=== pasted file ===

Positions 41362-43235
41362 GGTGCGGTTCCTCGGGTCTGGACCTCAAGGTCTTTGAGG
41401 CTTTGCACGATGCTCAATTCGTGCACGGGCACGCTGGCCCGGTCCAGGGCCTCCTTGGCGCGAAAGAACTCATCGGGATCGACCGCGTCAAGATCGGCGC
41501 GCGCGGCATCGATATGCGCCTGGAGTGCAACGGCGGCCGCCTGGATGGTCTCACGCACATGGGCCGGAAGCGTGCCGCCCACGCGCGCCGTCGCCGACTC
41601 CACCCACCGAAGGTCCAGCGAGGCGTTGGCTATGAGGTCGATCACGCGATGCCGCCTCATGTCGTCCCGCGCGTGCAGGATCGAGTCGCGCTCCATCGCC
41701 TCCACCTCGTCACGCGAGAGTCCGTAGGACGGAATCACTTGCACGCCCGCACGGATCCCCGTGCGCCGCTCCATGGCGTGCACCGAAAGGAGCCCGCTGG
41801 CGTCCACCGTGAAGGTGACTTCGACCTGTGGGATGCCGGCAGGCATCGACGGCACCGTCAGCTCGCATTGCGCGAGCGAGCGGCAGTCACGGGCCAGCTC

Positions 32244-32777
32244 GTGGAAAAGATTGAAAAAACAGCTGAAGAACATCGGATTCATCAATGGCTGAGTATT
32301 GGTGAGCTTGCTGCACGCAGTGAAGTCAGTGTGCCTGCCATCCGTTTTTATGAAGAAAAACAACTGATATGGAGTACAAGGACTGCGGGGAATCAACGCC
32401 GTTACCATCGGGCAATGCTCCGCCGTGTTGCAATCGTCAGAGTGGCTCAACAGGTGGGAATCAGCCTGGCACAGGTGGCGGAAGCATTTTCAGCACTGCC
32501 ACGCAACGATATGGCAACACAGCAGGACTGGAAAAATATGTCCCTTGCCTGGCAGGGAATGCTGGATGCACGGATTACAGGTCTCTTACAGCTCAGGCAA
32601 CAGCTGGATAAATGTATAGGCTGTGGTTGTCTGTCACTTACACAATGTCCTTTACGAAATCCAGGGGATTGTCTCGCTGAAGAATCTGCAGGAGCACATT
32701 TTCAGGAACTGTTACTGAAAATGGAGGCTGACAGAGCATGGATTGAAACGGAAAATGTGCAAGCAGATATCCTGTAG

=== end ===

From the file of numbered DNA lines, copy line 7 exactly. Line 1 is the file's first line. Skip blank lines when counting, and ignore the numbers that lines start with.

41801 CGTCCACCGTGAAGGTGACTTCGACCTGTGGGATGCCGGCAGGCATCGACGGCACCGTCAGCTCGCATTGCGCGAGCGAGCGGCAGTCACGGGCCAGCTC